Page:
Presented at the American Public Health Association (APHA) annual meeting, Washington, DC, Oct. 28 - Nov. 2, 2011.
Walter Ling, MD (University of California, Los Angeles, PR Node), Andrew J. Saxon, MD (VA Medical Center, PN Node).
Currently in the United States, pharmacological treatment of opioid addiction most commonly consists of replacement therapy with either methadone or buprenorphine/naloxone (bup/nal). Several clinical trials from the NIDA Clinical Trials Network have demonstrated the effectiveness of bup/nal in a variety of treatment settings and populations. Most recently a multi-site, open label, Phase IV study randomized 1269 participants in federally licensed opioid treatment programs to receive either six months of methadone or six months of bup/nal (CTN-0027, "START"). The primary outcomes of the study focused on parameters of liver function; 731 participants completed the study. Worsening of indices of liver health was rare and did not differ by medication condition. Participants in the bup/nal group had poorer treatment retention than did participants on methadone. Adoption of bup/nal treatment in licensed opioid treatment programs will require additional efforts towards treatment retention. (Presentation, PowerPoint slides, English, 2011)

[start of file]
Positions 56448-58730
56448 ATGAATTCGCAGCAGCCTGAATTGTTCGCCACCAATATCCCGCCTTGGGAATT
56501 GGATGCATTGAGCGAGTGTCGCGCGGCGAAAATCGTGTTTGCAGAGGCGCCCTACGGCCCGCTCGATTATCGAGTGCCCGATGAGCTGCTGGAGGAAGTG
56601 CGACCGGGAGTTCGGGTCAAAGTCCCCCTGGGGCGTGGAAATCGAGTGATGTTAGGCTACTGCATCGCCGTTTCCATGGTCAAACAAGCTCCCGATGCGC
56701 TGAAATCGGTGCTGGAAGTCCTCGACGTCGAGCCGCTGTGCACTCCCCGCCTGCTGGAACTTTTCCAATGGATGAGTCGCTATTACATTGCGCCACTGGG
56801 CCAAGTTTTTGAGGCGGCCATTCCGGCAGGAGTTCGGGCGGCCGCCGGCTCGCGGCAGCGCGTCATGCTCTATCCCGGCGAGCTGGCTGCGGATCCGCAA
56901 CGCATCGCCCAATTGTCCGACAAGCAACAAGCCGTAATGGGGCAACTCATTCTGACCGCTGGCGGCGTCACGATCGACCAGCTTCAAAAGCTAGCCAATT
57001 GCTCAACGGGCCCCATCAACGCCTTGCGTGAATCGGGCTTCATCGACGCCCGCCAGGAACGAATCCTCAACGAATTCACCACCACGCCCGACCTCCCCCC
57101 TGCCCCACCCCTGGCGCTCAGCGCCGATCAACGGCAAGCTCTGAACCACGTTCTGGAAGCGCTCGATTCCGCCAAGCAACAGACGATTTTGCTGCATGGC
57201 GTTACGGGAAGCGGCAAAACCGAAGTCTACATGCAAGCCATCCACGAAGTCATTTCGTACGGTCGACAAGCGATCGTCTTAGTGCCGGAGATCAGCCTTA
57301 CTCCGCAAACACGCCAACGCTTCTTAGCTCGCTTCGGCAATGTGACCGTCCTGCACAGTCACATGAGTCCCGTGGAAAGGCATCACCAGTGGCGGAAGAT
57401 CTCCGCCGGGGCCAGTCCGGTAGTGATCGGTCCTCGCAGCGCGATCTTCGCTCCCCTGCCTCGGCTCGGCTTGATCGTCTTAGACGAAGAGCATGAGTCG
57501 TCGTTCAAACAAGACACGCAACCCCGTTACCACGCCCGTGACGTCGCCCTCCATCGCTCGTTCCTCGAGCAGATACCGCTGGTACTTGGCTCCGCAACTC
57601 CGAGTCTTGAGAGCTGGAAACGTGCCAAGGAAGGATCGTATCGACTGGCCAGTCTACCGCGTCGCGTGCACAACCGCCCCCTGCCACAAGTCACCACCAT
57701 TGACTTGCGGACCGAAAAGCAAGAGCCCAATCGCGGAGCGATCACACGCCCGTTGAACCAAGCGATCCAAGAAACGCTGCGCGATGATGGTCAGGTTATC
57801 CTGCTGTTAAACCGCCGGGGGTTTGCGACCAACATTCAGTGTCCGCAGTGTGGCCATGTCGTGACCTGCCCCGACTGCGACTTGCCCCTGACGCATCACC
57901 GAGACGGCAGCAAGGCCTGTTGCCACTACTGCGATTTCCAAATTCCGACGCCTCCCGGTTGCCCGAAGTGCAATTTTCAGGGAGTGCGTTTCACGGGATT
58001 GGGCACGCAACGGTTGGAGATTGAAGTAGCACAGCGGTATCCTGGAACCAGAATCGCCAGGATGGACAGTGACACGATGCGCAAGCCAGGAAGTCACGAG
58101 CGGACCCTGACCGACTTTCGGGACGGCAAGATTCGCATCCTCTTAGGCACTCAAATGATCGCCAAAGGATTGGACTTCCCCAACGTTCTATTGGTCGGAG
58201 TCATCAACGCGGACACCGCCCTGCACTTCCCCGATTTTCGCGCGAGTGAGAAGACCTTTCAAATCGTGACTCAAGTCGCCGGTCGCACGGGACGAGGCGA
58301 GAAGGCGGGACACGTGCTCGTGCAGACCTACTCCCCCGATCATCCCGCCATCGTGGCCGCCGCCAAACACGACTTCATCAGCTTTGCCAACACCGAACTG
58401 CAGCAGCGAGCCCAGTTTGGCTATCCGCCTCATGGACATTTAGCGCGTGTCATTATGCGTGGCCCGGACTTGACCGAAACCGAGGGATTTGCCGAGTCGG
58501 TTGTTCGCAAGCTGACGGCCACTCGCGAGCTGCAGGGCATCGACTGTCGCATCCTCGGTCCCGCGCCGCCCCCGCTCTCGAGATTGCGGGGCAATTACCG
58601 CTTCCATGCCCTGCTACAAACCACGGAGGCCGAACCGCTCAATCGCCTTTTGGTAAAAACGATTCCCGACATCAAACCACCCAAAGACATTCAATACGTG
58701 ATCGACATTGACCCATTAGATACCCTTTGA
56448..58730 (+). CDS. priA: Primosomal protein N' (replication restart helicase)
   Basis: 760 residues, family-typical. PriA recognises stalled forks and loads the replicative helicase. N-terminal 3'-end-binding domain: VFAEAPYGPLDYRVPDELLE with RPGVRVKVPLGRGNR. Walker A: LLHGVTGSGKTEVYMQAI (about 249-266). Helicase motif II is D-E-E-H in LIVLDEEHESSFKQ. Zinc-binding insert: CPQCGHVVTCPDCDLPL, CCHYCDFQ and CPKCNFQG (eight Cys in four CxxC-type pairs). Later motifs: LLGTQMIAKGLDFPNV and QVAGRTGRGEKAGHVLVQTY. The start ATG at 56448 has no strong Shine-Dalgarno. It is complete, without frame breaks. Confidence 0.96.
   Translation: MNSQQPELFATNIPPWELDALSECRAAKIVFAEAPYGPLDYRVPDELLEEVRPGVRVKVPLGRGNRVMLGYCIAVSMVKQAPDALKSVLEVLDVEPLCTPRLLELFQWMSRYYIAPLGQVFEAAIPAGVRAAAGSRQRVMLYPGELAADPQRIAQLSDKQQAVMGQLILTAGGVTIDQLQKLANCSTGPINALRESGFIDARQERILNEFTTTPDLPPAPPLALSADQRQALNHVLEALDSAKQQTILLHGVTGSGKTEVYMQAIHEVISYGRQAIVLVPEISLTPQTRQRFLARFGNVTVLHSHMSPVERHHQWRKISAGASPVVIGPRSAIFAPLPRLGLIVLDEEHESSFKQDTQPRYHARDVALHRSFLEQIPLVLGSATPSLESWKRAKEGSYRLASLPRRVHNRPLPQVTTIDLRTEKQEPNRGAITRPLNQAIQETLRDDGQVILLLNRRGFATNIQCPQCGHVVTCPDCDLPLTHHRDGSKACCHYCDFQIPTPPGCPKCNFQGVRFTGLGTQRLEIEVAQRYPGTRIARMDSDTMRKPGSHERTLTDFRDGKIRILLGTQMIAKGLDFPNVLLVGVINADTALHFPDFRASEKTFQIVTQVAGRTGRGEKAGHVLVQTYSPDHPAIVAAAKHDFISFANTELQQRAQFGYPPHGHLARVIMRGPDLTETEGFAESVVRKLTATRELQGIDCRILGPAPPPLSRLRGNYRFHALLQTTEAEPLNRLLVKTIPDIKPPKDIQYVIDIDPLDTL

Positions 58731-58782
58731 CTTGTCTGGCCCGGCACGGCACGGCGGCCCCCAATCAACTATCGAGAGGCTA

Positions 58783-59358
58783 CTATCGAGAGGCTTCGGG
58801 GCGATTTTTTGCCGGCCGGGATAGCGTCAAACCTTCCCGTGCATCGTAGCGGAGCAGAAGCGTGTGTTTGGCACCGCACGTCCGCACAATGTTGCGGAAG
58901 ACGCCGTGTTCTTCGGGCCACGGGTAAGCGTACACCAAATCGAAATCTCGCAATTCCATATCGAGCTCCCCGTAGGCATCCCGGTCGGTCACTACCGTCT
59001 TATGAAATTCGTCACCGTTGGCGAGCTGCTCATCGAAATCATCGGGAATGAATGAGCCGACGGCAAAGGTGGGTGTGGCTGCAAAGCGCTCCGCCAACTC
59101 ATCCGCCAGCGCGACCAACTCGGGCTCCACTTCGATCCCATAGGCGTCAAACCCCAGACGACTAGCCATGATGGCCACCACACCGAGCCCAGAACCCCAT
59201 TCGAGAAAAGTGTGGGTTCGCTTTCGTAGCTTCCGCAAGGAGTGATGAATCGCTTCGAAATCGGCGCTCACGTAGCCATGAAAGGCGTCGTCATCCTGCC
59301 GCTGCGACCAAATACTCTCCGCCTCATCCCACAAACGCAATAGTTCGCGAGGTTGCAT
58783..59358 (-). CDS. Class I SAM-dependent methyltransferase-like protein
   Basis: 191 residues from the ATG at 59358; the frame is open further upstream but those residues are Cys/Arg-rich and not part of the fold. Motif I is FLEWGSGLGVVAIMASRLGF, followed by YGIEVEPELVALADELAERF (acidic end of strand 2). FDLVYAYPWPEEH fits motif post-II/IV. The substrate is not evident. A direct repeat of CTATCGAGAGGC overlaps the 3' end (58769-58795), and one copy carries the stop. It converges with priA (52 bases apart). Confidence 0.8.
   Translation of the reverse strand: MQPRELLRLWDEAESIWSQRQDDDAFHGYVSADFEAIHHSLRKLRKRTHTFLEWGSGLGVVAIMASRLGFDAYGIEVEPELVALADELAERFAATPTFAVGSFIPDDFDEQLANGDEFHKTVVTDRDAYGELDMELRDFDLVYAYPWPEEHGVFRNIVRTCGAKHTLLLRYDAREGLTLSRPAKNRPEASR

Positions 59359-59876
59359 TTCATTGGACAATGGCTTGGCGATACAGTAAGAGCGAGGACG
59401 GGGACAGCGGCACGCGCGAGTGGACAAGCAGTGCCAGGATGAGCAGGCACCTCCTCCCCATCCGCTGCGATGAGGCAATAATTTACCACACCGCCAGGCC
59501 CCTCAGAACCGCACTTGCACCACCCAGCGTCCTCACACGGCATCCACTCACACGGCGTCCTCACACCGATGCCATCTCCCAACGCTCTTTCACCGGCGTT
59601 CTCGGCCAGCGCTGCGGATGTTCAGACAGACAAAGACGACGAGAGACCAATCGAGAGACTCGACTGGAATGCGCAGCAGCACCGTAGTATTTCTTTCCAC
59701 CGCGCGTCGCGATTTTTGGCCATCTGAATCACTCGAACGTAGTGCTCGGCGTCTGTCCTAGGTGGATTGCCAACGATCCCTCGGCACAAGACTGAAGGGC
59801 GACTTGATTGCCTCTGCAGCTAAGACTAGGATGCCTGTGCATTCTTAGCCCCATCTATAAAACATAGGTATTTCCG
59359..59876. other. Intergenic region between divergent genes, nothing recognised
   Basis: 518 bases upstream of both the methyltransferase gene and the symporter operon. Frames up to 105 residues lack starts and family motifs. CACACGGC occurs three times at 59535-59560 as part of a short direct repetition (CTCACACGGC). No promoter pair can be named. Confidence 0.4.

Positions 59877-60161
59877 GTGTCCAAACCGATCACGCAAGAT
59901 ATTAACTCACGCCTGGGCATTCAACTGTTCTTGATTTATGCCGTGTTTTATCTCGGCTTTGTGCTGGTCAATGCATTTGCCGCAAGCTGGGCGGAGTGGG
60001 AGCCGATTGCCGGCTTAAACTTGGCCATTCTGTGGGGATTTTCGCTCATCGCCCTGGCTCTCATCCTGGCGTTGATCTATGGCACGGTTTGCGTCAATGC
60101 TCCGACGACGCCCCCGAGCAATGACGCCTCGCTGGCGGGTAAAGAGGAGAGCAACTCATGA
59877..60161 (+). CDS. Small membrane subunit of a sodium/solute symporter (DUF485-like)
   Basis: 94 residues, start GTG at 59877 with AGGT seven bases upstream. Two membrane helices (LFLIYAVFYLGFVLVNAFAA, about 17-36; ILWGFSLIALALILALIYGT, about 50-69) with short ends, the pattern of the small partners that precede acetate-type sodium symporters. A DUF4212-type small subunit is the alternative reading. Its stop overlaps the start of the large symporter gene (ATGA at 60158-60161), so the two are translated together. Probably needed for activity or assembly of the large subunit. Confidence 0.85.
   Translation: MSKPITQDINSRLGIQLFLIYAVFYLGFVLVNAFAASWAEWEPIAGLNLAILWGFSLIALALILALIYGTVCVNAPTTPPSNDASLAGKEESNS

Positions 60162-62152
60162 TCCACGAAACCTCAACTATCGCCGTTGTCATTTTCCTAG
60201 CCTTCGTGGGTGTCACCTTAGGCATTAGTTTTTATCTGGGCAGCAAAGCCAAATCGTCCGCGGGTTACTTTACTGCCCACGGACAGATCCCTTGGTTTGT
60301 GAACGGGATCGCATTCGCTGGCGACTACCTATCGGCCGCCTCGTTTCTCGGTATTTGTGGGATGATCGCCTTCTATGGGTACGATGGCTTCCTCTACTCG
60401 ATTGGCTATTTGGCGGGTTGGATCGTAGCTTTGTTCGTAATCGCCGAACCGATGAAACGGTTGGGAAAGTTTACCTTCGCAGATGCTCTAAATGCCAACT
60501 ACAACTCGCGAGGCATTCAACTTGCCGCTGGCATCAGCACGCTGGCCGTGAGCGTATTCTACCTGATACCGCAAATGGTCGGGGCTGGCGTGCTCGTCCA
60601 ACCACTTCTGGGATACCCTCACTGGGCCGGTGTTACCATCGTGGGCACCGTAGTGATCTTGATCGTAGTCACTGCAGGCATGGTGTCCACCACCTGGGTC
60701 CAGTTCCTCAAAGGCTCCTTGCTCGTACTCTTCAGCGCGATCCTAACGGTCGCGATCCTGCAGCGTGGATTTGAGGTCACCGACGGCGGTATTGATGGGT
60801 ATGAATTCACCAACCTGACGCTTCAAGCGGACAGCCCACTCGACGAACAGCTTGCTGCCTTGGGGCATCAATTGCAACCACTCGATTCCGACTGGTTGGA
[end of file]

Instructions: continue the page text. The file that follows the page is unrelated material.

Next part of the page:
Keywords: Buprenorphine/Naloxone | Community health services | Liver enzymes | Methadone maintenance | Opioid dependence | Pharmacological therapy | Retention - Research | Suboxone | American Public Health Association (APHA) annual meeting, 2011
Document No: 779.
Submitted by Andrew Saxon, MD, PN Node, 11/21/2011.